, Volume 105, Issue 1, pp 13–21

Homeostatic gas-exchange parameters inferred from 13C/12C in tree rings of conifers


  • John D. Marshall
    • Department of Forest ResourcesUniversity of Idaho
  • Robert A. Monserud
    • Department of Agriculture, US Forest ServiceIntermountain Research Station
Ecophysiology Original Paper

DOI: 10.1007/BF00328786

Cite this article as:
Marshall, J.D. & Monserud, R.A. Oecologia (1996) 105: 13. doi:10.1007/BF00328786


The CO2 concentration of the atmosphere has increased by almost 30% in the past two centuries, with most of the increase (>5 Pa) during the past 60 years. Controlled environment studies of crop plants dependent on the C3 photosynthetic pathway indicate that an increase of this magnitude would enhance net photosynthesis, reduce stomatal conductance, and increase the difference in CO2 concentration across the stomata, i.e., CO2 concentration outside the leaf to that within (ca-ci). Here we report evidence, based on stable isotope composition of tree rings from three species of field-grown, native conifer trees, that the trees have indeed responded. However, rather than increasing ca-ci, intercellular CO2 concentrations have shifted upward to match the rise in atmospheric concentrations, holding ca-ci constant. No differences were detected among Douglas-fir (Pseudotsuga menziesii), ponderosa pine (Pinus ponderosa), or western white pine (Pinus monticola). The values of ca-ci were inferred from stable carbon isotope ratio (δ13C) of tree ring holocellulose adjusted for the 0.6–2.6‰ difference between holocellulose and whole sapwood. The cellulose extraction removed contaminants deposited in the tree ring after it formed and the adjustment corrected for the enrichment of cellulose relative to whole tissue. The whole sapwood values were then adjusted for bublished estimates of past atmospheric δ13CO2 and CO2 concentrations. To avoid confounding tree age with CO2, cellulose deposited by saplings in the 1980s was compared to cellulose deposited in the inner rings of nature trees when the mature trees were saplings, between 1910–1929 and 1941–1970; thus saplings were compared to saplings. In a separate analysis, the juvenile effect, which describes the tendency for δ13C to increase in the first decades of a tree's life, was quantified independent of source CO2 effects. This study provides evidence that conifers have undergone adjustments in the intercellular CO2 concentration that have maintained ca-ci constant. Based on these results and others, we suggest that ca-ci, which has also been referred to as the intrinsic water-use efficiency, should be considered a homeostatic gas-exchange set point for these conifer species.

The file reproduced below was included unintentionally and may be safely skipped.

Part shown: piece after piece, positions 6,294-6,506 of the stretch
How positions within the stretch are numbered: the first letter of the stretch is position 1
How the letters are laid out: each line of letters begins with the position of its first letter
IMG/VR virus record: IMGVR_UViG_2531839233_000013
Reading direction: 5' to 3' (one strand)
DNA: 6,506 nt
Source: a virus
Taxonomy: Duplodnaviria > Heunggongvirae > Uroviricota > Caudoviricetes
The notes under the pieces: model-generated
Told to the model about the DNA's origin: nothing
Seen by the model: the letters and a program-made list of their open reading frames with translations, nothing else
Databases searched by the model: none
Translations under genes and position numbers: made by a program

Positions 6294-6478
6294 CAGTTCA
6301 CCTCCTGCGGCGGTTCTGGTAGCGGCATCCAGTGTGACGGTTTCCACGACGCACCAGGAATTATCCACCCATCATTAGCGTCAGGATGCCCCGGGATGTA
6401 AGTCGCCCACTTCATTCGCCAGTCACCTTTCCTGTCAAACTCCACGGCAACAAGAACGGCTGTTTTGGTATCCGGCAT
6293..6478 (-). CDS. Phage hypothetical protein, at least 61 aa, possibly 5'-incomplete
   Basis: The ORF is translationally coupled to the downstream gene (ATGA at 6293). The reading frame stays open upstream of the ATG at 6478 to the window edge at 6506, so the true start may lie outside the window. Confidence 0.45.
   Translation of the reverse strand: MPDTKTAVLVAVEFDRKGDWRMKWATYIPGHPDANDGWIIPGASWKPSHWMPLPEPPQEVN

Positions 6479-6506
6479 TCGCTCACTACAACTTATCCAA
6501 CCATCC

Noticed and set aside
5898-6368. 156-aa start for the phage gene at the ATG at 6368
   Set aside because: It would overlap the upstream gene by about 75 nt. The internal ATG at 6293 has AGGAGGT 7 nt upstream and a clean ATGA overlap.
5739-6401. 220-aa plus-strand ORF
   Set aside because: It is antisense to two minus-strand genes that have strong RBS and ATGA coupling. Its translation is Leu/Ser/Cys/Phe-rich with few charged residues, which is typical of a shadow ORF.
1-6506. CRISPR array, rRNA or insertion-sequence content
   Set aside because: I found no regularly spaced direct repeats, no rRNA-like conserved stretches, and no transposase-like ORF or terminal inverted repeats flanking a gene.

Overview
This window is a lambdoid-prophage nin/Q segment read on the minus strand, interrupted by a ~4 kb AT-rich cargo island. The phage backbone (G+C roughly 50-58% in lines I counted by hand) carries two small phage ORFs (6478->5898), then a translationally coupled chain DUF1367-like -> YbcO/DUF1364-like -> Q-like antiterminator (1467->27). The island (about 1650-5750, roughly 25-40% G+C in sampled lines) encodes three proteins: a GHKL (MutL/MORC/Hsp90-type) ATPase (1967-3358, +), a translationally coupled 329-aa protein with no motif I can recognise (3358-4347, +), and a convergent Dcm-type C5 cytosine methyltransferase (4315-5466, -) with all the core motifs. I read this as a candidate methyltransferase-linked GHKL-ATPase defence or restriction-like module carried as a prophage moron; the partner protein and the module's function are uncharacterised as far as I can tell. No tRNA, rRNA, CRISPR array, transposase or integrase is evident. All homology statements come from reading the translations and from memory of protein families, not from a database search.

Key words

Pseudotsuga menziesiiPinus ponderosaPinus monticolaCarbon isotope discriminationWater-use efficiency

Copyright information

© Springer-Verlag 1996